Scary New Side Effect May Make Many Women Rethink the Birth Control Pill

Say What!? 6

birth control pillsMost women I know are pretty grateful that modern medicine has afforded us the miracle of birth control, because it affords us a level of control over our bodies and destinies that our grandmothers and previous generations of women didn't have. But unfortunately, hormonal birth control comes with certain risks, and we're learning more of 'em every day! Get this -- now researchers are saying that birth control pills could make you go blind!

Okay, not directly. A new study shows that women who have used birth control pills for more than three years are twice as likely to have glaucoma -- a leading cause of blindness. Faaaantastic!

The researchers looked at data from over 3,000 women 40 years old and older -- and even took into consideration other risk factors for glaucoma. Nonetheless, they say that there's no reason to freak out and this doesn't mean there's a direct link between birth control pills and the eye disease. But women who have been on the pill long-term and have a family history of glaucoma and/or are of older age may want to consider getting screened for it earlier.

This is a reminder for women consider all of our options. Considering how birth control pills have been linked to heightened risk of breast cancer, blood clots, heart attacks, strokes, gallstones, chronically lowered sex drive, etc., doctors need to come clean about all the risks before prescribing pills like candy, and we need to be taking personal responsibility to investigate.

We need to research what's best for us personally and what pros and cons we're comfortable with. A pill that works like a charm for one woman may be a complete disaster for another. And for some of us, hormonal birth control is an altogether no-no -- which is fine, because there's always Paragard (the copper-T IUD) and other forms of nonhormonal birth control -- which, in light of recent findings, are looking more and more attractive!

How do side effects and risks weigh into the form of birth control you use?

Image via nateOne/Flickr

birth control, general health, drugs, obgyn


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work4... work4mickey

And of course there is always abstinence. I'm not anti birth control, but I wish advocates would stop acting like, without it, women would have no choice but to have baby after baby.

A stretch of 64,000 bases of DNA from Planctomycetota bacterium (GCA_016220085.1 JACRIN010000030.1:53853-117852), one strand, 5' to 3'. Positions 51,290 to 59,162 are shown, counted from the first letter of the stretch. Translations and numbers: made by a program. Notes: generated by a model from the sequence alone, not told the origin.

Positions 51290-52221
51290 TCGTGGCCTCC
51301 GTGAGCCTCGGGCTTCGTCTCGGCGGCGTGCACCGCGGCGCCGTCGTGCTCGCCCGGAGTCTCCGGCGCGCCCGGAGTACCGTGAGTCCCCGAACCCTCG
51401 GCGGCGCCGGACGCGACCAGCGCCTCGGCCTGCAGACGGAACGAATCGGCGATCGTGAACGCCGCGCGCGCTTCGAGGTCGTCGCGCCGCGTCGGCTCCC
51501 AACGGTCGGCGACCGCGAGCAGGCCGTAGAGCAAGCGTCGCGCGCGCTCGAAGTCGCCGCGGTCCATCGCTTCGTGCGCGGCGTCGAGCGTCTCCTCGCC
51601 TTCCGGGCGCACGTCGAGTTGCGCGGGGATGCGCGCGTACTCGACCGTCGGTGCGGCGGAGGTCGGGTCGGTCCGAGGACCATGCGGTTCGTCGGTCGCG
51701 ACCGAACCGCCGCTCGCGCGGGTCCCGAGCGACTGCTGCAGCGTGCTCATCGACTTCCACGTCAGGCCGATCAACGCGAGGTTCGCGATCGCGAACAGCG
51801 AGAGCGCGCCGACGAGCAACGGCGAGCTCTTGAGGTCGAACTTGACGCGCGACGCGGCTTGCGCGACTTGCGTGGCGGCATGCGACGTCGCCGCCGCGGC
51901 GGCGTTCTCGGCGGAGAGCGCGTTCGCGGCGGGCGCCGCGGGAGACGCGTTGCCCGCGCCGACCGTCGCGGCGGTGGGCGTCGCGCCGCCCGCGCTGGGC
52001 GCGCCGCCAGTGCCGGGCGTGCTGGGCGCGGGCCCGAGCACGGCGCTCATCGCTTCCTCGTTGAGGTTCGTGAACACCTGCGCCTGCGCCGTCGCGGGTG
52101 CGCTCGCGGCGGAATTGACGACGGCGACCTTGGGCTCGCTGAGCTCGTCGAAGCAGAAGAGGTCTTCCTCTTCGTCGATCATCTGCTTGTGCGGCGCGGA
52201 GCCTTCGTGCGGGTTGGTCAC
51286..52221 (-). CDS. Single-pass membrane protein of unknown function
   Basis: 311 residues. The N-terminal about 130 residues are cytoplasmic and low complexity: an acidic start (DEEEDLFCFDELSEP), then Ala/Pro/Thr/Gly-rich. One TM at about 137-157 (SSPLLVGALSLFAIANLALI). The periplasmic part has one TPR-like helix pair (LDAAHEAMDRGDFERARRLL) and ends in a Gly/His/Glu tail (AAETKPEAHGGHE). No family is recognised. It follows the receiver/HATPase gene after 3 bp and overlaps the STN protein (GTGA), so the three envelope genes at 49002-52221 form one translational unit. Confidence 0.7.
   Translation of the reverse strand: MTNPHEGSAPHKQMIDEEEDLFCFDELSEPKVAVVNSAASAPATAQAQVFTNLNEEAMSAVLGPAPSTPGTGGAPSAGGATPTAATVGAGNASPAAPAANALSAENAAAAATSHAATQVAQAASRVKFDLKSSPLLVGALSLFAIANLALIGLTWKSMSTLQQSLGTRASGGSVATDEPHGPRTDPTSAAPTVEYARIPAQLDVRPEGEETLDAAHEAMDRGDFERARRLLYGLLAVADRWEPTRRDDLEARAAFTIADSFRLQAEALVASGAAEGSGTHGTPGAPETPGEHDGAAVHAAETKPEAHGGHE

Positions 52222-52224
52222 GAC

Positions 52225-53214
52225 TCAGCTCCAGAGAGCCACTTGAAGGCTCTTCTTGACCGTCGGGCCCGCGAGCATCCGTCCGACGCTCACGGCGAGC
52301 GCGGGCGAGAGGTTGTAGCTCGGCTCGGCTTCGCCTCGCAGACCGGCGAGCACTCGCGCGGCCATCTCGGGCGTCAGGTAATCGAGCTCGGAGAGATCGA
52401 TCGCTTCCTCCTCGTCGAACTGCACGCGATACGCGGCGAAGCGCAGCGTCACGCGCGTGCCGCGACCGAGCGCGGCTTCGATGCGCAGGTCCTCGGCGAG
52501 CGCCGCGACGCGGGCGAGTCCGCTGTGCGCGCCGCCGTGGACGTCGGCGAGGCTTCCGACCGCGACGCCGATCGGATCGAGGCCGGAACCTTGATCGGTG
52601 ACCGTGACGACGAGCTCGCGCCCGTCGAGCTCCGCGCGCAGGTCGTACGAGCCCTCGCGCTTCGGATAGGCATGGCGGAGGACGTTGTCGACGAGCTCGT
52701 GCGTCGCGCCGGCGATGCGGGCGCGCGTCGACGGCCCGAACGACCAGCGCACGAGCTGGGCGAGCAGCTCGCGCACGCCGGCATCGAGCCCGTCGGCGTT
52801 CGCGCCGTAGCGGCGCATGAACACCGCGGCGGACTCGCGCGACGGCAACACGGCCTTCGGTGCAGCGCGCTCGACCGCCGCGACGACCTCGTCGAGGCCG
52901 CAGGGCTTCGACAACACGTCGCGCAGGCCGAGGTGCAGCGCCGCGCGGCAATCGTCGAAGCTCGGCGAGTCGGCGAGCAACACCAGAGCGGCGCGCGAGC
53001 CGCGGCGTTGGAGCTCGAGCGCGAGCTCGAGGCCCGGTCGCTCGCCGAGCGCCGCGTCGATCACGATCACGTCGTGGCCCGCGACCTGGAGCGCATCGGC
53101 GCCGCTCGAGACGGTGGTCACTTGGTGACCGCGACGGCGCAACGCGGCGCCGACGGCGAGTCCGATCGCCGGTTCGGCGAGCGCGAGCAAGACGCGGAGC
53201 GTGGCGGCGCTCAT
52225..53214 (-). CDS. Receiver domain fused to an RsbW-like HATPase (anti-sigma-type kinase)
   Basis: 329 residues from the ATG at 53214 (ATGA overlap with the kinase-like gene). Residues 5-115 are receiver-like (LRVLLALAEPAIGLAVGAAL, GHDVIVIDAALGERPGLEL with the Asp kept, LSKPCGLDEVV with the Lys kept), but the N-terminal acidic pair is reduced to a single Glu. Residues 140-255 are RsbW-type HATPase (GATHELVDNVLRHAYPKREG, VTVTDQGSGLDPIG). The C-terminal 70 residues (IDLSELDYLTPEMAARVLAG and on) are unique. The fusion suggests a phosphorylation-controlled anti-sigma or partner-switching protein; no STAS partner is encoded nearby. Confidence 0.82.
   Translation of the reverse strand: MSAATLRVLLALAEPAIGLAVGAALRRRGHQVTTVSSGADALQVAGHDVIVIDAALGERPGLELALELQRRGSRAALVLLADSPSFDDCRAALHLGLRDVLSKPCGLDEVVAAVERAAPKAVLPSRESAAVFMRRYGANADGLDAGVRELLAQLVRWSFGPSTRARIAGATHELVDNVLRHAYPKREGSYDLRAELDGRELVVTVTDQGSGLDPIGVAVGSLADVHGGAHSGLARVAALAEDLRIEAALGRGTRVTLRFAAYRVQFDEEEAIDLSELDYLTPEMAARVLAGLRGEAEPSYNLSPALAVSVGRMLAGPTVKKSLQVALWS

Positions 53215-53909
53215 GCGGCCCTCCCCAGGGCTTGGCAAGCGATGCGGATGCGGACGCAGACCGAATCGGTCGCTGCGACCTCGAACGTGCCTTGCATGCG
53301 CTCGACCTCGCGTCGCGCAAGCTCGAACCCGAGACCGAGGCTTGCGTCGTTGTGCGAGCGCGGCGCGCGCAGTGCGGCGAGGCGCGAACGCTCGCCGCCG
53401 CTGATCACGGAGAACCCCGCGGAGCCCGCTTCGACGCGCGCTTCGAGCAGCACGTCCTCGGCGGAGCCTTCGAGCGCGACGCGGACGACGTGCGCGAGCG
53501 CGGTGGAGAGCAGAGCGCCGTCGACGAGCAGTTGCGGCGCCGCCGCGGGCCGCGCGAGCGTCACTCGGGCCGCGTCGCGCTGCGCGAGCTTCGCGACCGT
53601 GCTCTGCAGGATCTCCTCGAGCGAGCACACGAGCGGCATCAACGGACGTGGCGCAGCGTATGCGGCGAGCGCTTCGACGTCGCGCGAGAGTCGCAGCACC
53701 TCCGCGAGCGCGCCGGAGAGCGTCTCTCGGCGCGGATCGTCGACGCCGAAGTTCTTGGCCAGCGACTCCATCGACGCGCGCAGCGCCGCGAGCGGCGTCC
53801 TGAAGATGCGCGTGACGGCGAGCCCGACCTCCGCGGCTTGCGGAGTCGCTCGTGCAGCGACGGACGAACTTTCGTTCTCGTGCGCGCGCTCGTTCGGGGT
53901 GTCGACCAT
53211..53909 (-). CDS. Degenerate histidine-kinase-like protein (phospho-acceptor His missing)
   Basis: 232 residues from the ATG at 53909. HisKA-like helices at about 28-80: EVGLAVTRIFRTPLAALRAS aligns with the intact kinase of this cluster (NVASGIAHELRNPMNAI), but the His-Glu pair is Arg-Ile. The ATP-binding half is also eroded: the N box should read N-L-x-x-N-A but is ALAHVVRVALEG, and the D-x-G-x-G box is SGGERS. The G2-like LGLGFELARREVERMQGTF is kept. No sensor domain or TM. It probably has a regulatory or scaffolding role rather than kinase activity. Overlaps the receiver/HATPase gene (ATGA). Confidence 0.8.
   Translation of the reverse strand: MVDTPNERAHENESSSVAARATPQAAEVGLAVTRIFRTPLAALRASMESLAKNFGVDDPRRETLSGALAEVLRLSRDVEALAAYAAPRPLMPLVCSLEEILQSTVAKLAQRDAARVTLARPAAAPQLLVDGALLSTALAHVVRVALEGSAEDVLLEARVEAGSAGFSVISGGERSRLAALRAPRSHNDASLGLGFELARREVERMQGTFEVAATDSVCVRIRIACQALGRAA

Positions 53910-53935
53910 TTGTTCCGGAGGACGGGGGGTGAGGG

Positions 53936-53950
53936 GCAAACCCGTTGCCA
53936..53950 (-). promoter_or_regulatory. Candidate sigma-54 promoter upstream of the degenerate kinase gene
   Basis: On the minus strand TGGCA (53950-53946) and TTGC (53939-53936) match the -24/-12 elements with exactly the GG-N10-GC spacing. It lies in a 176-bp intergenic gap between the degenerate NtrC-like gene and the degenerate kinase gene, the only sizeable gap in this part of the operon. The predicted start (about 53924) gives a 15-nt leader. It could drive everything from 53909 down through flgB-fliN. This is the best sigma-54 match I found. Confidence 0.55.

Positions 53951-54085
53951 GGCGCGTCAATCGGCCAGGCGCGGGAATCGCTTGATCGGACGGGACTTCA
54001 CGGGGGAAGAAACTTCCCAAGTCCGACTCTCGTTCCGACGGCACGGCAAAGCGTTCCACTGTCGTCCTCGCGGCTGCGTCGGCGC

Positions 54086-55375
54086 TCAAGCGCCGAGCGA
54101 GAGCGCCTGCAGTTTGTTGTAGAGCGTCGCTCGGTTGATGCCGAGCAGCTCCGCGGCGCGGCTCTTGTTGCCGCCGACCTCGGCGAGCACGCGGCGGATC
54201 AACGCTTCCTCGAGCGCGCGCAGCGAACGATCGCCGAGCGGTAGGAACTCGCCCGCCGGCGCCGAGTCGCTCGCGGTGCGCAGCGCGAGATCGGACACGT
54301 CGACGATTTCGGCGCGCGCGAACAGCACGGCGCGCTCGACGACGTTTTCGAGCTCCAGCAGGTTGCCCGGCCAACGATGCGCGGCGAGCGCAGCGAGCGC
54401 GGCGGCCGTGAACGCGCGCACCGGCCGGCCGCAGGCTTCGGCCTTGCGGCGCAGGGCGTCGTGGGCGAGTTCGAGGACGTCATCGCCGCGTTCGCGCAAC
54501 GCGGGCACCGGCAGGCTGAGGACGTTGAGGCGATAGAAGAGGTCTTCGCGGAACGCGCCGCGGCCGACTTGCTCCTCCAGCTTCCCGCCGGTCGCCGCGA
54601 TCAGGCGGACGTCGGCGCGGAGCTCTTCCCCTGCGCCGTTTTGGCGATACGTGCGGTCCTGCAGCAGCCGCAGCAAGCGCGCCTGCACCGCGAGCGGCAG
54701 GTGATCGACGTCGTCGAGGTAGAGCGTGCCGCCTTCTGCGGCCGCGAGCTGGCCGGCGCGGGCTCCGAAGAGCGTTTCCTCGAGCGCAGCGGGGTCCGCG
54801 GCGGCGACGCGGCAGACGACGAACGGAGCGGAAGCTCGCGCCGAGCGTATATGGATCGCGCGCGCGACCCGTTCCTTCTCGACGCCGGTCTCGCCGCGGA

BeccaLS BeccaLS

There are risks to everything.

You should always research any medications you take and not just blindly trust your docoter but often the benefits outway the risks for a lot people.

nonmember avatar Betsy

I have taken birth control for a good many years with the indended results. Now, at 35, after about 12 years of consistenly being on birth control (minus when I intentionally got pregnant with my son), I find out I have tumors on my liver that have most likely been caused by taking the hormonal contraception. I have since discontinued and hope they will shrink, but in talking with my Dr. about BC options and risks, this was never brought up. He said that most women may have these and never know, I just happened to have symptoms (pain). I think that BC is a great option for family planning, but feel that the risks are poorly explained to young women. We need to know ALL of the risks associated. I don't know if it would have changed my (younger selves) mind, but I may not have taken it as long as I have.

BeccaLS BeccaLS

Betsy, that's a very unfortunate situation.

I agree that the risks are poorly explained - I started birth control when I was very young and my doctor didn't tell me any of the risks. I didn't find out about most of them until 3 years later when I went to Planned Parenthood to get different pills (no insurance at the time) and the nurse there gave me print outs with the information.

I've found doctors rarely talk about the risks of anything unless specifically asked and a lot of young women don't even think to ask. I know I didn't.

work4... work4mickey

Many doctors will even brush off your concerns when you ask directly. At least most of mine did. It often felt like they were trying to push them on me. I agree it is important to avoid unwanted/unplanned pregnancy, but many doctors act like bc pills are the only way to do it. They seldom want to discuss other methods (barier methods, spermacide, abstinence, ect.).

nonmember avatar Miriam


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